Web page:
Get a Deal on Your Car Tune-Up or Repair

May 7th 2016

Your car will need regular maintenance and the occasional repair, but there's no reason to overspend when you visit a mechanic. The key to saving money on your next car tune-up or repair is to develop a relationship with a reputable mechanic's shop long before you need their services. However, even if you don't have time to do a lot of research, you can still use some basic rules to save on your repair costs.

Ways to Keep Car Repair Costs Low

Image Courtesy of Kurt Trew

No matter what mechanic shop you choose, there are a few savings tips that are almost universally applicable. 

  • Check your owner's manual for mileage recommendations before bringing your car to a shop for routine maintenance. Newer cars need far less regular maintenance than their older counterparts. 

  • If you're soliciting a second opinion, be sure to tell the mechanic. Don't share the first estimate or diagnosis with the second mechanic, however. Instead, wait for the second mechanic's analysis and quote before making any decisions.

  • Unless your car has 100,000 miles or more on the odometer, skip the coolant and power steering flushes. It's a common gimmick that mechanics use to inflate the final bill. Your car probably won't ever need a transmission flush either.

  • Avoid double labor charges by verifying the time required for the total job, rather than using a time estimate that is itemized. Once a mechanic begins working on your engine, some jobs can be completed concurrently.

  • If you really need to stretch your budget, consider hunting for the repair parts you need at a local junkyard. While some mechanics refuse to work with used parts, others will be willing to install the part you found.

  • Make small repairs yourself. Even mechanically inept car owners can change windshield wiper blades, clean a car battery or install an air filter.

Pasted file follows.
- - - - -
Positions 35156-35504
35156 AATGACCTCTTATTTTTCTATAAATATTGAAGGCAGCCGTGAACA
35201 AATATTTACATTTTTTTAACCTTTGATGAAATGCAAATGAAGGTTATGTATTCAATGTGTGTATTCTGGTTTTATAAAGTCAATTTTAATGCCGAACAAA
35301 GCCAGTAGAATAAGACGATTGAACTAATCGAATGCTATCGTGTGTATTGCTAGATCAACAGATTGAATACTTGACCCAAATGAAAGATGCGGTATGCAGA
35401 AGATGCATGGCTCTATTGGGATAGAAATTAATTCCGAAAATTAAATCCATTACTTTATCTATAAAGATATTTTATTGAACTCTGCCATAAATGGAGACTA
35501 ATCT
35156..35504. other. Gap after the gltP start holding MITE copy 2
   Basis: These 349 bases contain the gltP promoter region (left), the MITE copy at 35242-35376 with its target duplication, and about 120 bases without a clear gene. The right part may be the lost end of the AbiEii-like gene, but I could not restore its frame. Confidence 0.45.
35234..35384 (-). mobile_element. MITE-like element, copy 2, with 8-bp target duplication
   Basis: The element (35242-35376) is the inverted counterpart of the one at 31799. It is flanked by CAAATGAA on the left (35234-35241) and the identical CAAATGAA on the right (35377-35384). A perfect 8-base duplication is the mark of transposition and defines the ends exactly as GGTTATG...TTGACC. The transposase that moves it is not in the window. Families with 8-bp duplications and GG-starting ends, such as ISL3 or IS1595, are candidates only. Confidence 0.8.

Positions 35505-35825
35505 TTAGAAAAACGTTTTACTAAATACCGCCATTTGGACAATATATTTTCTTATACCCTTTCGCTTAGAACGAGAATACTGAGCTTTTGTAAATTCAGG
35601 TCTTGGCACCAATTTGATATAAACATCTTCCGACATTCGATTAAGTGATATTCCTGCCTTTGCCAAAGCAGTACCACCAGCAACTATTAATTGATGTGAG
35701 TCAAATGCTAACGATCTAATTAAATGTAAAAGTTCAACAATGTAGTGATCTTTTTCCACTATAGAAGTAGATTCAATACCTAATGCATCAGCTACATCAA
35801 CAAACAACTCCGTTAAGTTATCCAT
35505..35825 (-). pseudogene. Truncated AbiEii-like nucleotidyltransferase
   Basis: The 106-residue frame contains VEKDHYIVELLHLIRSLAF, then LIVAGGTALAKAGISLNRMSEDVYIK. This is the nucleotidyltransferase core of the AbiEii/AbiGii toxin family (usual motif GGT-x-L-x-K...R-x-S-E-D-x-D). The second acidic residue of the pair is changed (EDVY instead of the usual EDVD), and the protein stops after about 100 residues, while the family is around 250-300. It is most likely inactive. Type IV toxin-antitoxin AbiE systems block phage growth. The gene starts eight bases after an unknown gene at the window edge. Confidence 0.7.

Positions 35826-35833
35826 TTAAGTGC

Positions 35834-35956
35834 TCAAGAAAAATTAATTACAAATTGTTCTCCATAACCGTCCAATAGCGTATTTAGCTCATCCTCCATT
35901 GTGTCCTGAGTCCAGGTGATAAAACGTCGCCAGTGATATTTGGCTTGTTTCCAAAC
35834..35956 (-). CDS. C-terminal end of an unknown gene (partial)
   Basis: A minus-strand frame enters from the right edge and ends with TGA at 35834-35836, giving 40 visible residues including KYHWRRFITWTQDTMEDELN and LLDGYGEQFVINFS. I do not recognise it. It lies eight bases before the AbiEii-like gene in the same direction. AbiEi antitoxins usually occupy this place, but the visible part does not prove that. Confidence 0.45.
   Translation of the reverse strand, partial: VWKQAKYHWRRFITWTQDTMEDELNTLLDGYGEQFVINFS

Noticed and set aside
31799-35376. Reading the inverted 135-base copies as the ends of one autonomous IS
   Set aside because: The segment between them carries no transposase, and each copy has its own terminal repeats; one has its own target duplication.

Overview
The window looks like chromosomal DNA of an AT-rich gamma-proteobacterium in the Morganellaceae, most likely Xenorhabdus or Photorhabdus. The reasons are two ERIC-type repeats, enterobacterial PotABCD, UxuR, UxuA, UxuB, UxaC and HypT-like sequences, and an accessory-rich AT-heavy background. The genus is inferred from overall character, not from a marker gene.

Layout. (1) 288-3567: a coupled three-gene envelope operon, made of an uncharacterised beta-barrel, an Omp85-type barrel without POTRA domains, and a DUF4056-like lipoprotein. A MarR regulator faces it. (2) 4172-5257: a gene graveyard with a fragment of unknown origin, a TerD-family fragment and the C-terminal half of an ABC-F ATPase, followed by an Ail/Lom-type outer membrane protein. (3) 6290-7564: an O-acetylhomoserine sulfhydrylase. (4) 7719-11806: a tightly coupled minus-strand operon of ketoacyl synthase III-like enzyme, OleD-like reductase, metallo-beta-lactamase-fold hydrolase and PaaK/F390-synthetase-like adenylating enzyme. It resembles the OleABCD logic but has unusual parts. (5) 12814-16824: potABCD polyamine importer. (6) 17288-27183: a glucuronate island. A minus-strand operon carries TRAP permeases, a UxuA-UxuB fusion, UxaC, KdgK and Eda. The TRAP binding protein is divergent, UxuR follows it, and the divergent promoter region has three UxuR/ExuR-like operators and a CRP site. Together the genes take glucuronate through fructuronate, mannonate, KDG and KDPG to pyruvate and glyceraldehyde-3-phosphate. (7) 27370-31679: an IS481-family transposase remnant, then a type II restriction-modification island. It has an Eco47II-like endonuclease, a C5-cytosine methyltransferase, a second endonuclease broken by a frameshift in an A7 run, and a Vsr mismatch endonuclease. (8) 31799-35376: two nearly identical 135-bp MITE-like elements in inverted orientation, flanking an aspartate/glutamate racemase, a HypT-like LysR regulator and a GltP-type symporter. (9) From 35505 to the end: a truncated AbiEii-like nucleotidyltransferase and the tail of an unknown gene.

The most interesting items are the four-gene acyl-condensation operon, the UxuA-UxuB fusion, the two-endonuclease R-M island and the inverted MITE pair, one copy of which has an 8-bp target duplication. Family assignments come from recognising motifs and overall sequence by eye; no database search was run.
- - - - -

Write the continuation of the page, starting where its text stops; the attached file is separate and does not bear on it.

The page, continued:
If your chosen mechanic insists on selling you a service you don't need, it's time to look for a new mechanic.

When to Visit Your Car Dealer for a Repair

Car dealers tend to charge more for simple repairs than independent mechanics. However, there are some instances where you'll want to take your car to the nearest dealership. Always take your car to the dealership in case of a recall as the dealer will be required to fix it for free. You should also talk to your dealer before consenting to have emissions parts replaced or repairs made on a catalytic converter. Free replacements are often legally required and emissions parts have long warranties.

Find the Right Repair Shop

Many car owners start looking for a mechanic only when they need a repair. Instead of waiting, try to find a mechanic you trust as soon as possible. Below are some tips to help you begin your search:

  • Browse Yelp, but don't stop your research there. Yelp may be a good way to begin your research process, but never pick a new mechanic solely by their reviews online. 

  • Don't be afraid to visit the shop before you need their services. Go during the late morning hours, and ask to speak to the owner or shop manager. When you're there, ask about their certifications and the qualifications of their team. If you see a customer, ask why they've chosen this particular mechanic.

  • Look for a shop that is an AAA Approved Auto Repair Facility. Not only are these shops required to have the latest diagnostic and repair equipment, but AAA regulators interview recent customers before granting certification. If AAA uncovers unhappy customers who received inaccurate quotes, bad repairs or other problems with the shop's service, AAA won't grant the certificate.

  • Consider other certifications in lieu of AAA certification. Membership in the Automotive Service Association or the International Auto Technicians Association indicates that the shop is concerned about service standards. Shops that receive high ratings from the Better Business Bureau are also preferable.

  • Size doesn't matter in most cases. Both small and large shops can offer great deals to new customers. Pricing between differently sized shops should be competitive, so you should pick the shop where you feel most comfortable.

Saving money on repairs isn't always about the cheapest price. A good mechanic may charge slightly more but would never try to oversell or make unnecessary repairs. Once you have a working relationship with a shop you trust, you won't have to worry about overpaying.


  • Visit your dealer only when repairs or tune-ups are covered under warranty. 

  • Don't be afraid to get a second opinion and a written quote before committing to a repair.

  • Cultivate a relationship with a reputable local mechanic with national certifications.


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